Celine on starting parenting alone: “I thought to myself, ‘How do other people do this with other people?’” Photograph by Joseph Pascual
Culture Spotlight

Motherhood by Myself: Dispatches from a pregnancy gone rogue

Celine Lopez had a different picture of herself pregnant: wearing silk jumpsuits, her skin glistening in belly oil. Instead, she wakes up with skin vampire pale and feeling like she’s had a drinking binge from the night prior  
Celine Lopez | Aug 18 2019

I didn’t plan my pregnancy to be like this.

I was supposed to be this amazing Wonder Woman that slayed during the day, wearing amazing silk jumpsuits that danced around the belly. I did it all: power breakfasts, power lunches, power meetings, power coffee breaks, power workouts and power walks. I envisioned a modern and glossy mom-to-be drowning in superfoods and belly oil.

Not.  This.

The past four months I’ve woken up to my truer self. I’m a lazy and exhausted mother-to-be who drools in her sleep while garbed in cotton pajamas. I’d wake up at 1pm already hating myself for missing half the day. It’s an absolute miracle if I could even run a brush through my hair without losing my breath. My skin is vampire pale. The only thing energetic about me is my appetite for carbs.

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I thought to myself, “How do other people do this with other people?” 

Empirically, relationships and I are frenemies. The most troublesome ones happened in my 30s. This age bracket carrying the most fragile of people can be an emotional circus. I loved dating in my 20s because it could mean everything and nothing at the same time. It was easy in and easy out. Dating in your 30s has added pressure. There’s talk about children, the future, careers, and health concerns. Everyone in this age bracket is already somewhat damaged by life.

Dating in your 30s has added pressure. There’s talk about children, the future, careers, and health concerns. Everyone in this age bracket is already somewhat damaged by life.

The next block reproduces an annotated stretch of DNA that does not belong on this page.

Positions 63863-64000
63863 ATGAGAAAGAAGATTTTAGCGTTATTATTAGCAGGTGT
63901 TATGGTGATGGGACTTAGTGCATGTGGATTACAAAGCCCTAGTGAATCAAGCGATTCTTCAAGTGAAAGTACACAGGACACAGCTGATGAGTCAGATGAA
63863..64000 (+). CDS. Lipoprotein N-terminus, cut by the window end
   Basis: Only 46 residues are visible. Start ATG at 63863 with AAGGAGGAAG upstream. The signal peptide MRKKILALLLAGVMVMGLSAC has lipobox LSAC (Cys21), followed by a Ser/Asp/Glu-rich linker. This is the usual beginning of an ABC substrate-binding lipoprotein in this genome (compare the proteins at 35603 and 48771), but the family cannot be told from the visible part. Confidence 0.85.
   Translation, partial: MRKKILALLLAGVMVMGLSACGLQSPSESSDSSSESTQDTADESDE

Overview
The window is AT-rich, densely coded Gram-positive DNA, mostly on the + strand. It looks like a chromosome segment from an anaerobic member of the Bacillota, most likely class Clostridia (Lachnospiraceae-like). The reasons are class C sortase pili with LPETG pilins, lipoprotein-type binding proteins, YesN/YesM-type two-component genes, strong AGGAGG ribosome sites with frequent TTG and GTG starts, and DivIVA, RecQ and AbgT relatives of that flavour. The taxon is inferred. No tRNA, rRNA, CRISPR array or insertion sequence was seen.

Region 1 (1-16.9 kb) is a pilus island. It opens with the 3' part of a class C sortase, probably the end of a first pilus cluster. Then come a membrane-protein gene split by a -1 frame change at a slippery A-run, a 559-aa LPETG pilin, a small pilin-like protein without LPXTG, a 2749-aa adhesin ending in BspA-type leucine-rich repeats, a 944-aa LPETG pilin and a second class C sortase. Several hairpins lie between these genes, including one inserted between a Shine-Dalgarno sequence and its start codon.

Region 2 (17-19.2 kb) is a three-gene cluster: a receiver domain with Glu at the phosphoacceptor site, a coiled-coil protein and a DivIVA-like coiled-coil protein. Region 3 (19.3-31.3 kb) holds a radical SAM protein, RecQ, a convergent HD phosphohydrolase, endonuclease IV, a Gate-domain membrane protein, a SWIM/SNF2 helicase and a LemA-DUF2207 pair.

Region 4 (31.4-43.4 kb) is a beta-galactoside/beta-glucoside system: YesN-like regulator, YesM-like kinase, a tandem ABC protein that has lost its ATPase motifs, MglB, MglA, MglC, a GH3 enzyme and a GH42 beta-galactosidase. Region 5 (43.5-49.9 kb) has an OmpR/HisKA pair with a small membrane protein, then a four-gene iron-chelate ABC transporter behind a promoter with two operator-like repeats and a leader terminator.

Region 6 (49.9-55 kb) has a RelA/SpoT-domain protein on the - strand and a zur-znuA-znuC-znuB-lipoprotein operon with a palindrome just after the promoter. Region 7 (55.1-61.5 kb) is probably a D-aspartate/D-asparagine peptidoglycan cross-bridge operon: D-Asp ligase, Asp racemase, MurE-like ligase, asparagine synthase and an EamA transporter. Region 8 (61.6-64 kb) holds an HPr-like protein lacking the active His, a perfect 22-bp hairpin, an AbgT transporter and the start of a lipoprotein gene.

I’m in a permanent state where even just brushing my teeth can become an existential crisis—“Do I really have to? It’s going to fall off anyway. I’m gonna die anyway.” I barely have time to answer the questions in my head, much less accommodate another human with separate needs into the fray.  

I realized this early on during my first trimester. My pregnancy has gone rogue. With the silk jumpsuits gathering dust in my cabinet, my first three months were epic in another way. Each day I woke up to the most potent hangover, as if I had been  drinking the night before. It was that or the alternating feeling of having food poisoning. Just the sight of a flight of stairs echoed the pains of Everest. Friends and mommy friends comforted me by saying this was just temporary. Once the second trimester hits, I’ll be a ball of energy. I summoned the days to move faster so I could be my silken jumpsuited future self.

“I guess all this alone time is in preparation for my son’s arrival.” Photo from Freepik

Second trimester hit and indeed the haunting of my first trimester body had ceased. I could walk. Visits to the ceramic god were less frequent. And I could brush my teeth and hair without losing my breath. My nausea came in surfer waves instead: Big and strong followed by an ebb and calm.

I’ve become a steadfast solitary human being.

I started cancelling on dinners or meetings with other people. I was too dizzy to feel guilty. I eventually weeded out people who gave me shit for feeling sick. Weeks stretched out with me being alone with my dogs. I ate at odd hours because I could and watched bad TV because no one else was getting hurt. The nausea gave way to something more powerful: self-love.

In the past I was in love with being in love. I moved mountains for my relationships and sometimes gave more than I should. I exhausted myself so much so that I would abruptly end it leaving my beau scratching his head, wondering what just happened. I was not very good in being in a relationship. I fell hard, loved hard, and left. This pathological behavior left very little to the health of my relationship with myself.

I ate at odd hours because I could and watched bad TV because no one else was getting hurt. The nausea gave way to something more powerful: self-love.

When I fell pregnant I suddenly put myself as a priority. I had no choice. I only had myself. It also meant the end of dating anyone for now. I made a simple rule: If I feel like crap the world will cease to exist. No dragging my feet to a dinner I don’t want to be in. I listened to my body and fed it. I  suddenly enjoyed my binge-watching sessions immersing on vintage Kardashian episodes. I re-read my favorite books in bed with my toes buried under one of my dogs. I moisturized my skin with butters and oils twice a day. I learned to take everything slow.

I guess all this alone time is in preparation for my son’s arrival. After that I’ll never truly have alone time. My life will cease to be mine. I’m forever going to have to answer to him. That’s a given.

The secret relief I felt being alone with my nausea and exhaustion came as a surprise. When I decided to go about motherhood by myself it wasn’t because I have given up on love. I simply prioritized having a child and respecting my body. To feel strong to do it alone is amazing. To feel relieved was unexpected.

Having my son has taught me many things. The lesson on loving myself while carrying him is just one of his many gifts. I was so busy preparing for the worst things doing it alone, I got blindsided by the unexpected rewards along the way.

 

Celine's photograph by Joseph Pascual

Makeup and hair by Jinx Aggabao